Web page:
Women of today are known to be successful in every career they decide to take up; pursuing science is no exception either.
"According to a report by The Washington Post, bright young women scientists are being regularly harassed, mostly sexually while doing field work critical for their research. Unfortunately enough in most of the cases, supervisors are found to be the main culprits."
This study analysed data from 142 men and 516 women with experience working in anthropology, archaeology, geology and other scientific disciplines and got published in the journal PLOS ONE.
The report suggests that 64 percent of the participants admitted that they survived sexual harassment and 20 percent claimed to be the victims of sexual assault.
According to the Researchers younger women were particularly at higher risk while working in the field.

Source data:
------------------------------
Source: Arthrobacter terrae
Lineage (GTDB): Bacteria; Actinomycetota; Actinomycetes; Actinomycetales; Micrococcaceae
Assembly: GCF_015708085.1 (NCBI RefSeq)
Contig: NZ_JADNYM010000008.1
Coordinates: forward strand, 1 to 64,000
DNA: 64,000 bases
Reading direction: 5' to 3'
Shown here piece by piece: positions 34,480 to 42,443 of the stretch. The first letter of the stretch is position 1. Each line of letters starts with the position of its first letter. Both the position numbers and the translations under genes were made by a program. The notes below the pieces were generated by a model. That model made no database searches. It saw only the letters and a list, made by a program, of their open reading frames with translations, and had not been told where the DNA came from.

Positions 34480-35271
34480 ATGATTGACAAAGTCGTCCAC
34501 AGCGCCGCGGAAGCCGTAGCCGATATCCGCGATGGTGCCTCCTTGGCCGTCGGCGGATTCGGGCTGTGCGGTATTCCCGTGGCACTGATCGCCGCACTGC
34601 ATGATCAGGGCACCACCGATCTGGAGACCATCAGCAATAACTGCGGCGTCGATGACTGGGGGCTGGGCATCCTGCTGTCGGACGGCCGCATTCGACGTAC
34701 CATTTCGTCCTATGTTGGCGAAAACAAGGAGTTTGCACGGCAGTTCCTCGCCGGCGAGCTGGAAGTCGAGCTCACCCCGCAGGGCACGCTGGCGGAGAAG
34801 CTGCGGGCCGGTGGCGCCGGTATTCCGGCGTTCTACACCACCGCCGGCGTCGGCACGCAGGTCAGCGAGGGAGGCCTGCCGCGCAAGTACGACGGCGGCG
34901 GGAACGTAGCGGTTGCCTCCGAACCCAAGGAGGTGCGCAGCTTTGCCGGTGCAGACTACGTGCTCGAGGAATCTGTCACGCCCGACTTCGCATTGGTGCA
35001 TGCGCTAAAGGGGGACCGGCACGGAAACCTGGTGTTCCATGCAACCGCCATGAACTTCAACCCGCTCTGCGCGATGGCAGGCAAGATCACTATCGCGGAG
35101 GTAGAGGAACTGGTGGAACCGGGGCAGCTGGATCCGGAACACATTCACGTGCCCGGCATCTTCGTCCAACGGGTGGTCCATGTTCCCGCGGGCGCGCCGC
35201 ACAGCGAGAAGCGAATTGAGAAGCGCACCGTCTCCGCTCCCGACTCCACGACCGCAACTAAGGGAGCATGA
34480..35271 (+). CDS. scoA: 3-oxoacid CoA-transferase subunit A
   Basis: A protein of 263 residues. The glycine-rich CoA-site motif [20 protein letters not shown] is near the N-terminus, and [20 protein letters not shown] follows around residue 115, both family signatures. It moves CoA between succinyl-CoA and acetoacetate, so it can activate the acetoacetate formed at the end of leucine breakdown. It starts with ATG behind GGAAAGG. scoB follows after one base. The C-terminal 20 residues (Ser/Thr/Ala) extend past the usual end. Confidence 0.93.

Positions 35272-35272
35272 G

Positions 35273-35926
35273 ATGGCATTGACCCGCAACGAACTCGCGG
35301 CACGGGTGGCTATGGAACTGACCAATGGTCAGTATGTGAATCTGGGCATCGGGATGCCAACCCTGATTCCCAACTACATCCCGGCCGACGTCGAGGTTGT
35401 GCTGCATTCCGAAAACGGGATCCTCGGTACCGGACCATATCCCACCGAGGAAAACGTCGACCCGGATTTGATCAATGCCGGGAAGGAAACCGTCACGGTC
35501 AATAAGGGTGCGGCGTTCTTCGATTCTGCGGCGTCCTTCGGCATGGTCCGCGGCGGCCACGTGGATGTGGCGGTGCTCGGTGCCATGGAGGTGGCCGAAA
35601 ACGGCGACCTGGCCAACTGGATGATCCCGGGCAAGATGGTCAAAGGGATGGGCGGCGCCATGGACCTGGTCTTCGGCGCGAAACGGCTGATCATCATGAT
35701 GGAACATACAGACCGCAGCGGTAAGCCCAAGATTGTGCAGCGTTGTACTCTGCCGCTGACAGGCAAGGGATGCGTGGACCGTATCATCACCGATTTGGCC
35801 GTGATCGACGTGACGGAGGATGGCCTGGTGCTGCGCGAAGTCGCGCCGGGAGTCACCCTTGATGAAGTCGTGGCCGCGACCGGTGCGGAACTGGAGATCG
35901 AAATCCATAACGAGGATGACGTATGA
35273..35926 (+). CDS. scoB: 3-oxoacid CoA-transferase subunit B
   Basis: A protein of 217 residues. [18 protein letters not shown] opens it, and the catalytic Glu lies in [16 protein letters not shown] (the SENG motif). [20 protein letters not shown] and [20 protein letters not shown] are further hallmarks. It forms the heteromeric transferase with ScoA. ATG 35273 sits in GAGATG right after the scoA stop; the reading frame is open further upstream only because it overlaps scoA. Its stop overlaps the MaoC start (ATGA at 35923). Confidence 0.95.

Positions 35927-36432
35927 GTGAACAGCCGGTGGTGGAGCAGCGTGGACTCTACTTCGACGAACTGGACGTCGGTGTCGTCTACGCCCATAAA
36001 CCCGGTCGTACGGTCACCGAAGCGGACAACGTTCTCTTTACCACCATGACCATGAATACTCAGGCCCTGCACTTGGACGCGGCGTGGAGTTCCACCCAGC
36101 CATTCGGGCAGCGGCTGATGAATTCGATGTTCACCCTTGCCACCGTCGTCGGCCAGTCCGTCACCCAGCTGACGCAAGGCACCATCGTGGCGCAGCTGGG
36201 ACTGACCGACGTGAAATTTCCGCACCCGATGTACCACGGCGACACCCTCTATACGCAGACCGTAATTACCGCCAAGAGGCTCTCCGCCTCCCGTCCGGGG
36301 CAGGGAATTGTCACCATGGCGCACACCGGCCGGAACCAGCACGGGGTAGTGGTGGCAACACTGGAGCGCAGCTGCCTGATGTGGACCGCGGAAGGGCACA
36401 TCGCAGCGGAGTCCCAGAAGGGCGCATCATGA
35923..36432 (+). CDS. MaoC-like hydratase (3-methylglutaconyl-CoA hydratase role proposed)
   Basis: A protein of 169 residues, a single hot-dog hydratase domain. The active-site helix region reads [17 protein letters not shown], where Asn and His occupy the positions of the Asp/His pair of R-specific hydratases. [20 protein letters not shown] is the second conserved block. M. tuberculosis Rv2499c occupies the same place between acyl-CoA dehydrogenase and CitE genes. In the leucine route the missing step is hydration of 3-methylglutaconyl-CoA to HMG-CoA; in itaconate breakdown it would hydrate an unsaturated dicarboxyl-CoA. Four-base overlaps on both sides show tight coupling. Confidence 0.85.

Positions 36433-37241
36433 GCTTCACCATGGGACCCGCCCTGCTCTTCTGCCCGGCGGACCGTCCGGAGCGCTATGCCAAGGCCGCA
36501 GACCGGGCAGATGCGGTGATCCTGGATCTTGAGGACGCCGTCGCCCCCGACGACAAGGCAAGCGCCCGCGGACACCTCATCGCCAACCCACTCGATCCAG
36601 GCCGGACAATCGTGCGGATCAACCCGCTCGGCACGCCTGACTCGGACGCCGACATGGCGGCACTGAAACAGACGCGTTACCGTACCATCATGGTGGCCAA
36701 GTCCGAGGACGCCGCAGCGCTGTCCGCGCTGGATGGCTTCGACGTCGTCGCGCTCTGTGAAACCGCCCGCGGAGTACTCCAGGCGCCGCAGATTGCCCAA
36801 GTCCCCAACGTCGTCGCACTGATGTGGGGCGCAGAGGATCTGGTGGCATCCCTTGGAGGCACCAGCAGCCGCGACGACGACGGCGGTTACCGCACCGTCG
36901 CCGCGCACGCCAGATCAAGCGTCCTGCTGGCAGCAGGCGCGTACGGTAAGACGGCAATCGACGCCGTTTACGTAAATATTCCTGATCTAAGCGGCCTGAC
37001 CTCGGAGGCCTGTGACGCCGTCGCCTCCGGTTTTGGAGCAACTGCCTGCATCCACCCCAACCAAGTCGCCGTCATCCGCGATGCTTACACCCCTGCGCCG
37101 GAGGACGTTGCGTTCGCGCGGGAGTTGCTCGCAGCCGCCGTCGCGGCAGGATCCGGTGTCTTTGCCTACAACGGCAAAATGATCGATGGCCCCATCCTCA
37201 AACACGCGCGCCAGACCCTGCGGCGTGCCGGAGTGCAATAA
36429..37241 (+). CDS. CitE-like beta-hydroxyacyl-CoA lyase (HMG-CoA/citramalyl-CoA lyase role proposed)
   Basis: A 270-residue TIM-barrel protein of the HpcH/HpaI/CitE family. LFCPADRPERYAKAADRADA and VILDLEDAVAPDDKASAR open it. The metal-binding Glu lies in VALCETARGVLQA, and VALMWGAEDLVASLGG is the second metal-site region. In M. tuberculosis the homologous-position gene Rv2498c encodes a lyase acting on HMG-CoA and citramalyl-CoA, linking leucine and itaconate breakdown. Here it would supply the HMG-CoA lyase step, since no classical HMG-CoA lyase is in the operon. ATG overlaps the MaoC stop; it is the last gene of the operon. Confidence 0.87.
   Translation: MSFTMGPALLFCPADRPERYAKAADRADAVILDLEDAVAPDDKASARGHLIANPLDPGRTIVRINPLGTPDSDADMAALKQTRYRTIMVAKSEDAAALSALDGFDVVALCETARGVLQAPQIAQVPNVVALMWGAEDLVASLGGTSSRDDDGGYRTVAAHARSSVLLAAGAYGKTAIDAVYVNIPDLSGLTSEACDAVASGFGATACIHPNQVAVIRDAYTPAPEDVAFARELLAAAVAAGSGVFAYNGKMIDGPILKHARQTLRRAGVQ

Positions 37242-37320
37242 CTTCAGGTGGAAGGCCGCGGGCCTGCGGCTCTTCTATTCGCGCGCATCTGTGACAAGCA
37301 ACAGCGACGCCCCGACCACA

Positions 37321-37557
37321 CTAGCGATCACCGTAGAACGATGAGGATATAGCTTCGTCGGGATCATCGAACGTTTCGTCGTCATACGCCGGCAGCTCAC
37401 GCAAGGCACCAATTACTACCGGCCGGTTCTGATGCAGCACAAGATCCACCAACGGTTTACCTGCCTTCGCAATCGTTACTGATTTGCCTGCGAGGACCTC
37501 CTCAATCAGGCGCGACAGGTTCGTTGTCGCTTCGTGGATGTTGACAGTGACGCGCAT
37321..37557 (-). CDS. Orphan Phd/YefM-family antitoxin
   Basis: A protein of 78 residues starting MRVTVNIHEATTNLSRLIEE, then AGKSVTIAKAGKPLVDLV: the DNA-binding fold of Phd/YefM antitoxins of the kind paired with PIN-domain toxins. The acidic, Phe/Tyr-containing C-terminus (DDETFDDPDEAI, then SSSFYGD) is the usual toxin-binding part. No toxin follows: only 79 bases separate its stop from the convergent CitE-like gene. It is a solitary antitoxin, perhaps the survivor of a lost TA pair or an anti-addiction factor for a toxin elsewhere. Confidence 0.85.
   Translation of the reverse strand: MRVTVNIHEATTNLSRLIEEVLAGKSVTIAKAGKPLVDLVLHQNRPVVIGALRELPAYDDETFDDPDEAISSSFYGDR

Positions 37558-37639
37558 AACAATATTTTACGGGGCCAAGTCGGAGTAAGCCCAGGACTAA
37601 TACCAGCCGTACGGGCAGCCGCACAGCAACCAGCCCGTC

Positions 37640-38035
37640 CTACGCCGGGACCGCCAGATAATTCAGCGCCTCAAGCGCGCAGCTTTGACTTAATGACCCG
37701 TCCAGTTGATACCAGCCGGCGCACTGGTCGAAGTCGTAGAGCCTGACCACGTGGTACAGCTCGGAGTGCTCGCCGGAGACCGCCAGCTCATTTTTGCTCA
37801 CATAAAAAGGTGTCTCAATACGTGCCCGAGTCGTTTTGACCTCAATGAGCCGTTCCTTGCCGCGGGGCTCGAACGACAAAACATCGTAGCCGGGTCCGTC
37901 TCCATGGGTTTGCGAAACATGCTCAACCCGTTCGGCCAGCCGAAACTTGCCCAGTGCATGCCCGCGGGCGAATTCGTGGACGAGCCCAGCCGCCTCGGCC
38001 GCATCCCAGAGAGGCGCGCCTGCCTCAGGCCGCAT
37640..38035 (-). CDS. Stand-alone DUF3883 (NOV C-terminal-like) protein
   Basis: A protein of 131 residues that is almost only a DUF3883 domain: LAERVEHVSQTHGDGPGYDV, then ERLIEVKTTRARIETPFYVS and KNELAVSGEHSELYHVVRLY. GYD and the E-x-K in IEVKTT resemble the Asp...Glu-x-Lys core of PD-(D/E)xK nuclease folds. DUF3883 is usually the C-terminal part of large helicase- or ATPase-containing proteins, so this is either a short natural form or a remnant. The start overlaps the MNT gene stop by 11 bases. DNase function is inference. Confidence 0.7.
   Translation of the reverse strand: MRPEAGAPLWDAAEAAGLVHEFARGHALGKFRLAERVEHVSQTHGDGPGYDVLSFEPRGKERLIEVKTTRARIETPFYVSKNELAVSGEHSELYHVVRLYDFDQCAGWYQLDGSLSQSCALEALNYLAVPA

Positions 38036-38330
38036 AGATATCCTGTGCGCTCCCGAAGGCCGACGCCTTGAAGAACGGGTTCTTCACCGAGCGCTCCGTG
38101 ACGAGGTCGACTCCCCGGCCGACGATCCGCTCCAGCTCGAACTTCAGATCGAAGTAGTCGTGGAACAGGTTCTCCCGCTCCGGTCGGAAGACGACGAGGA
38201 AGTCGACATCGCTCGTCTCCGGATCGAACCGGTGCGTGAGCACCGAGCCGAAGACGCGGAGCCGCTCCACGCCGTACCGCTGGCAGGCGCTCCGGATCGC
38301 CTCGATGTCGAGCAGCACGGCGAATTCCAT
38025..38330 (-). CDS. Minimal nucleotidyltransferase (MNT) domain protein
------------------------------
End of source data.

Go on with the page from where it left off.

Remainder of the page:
“Our main findings – that women trainees were disproportionately targeted for abuse and felt they had few avenues to report or resolve these problems – suggest that at least some field sites are not safe, nor inclusive,” Kate Clancy, professor of anthropology at the University of Illinois and lead author of the study, said in a press release.
In this study, the participants were recruited through social media and with the help of Web sites serving scientific disciplines involving field research. Undergraduate students, graduate students and postdoctoral researchers (all described as "trainees") were at maximum risk to be at the receiving end.
"Over 90 percent of women and 70 percent of men were trainees or employees at the time that they were targeted. Five of the trainees who reported harassment were in high school at the time of the incident," the researchers noted.
Much awareness and proper institutional policies are required to have a better grip over this unfortunate situation.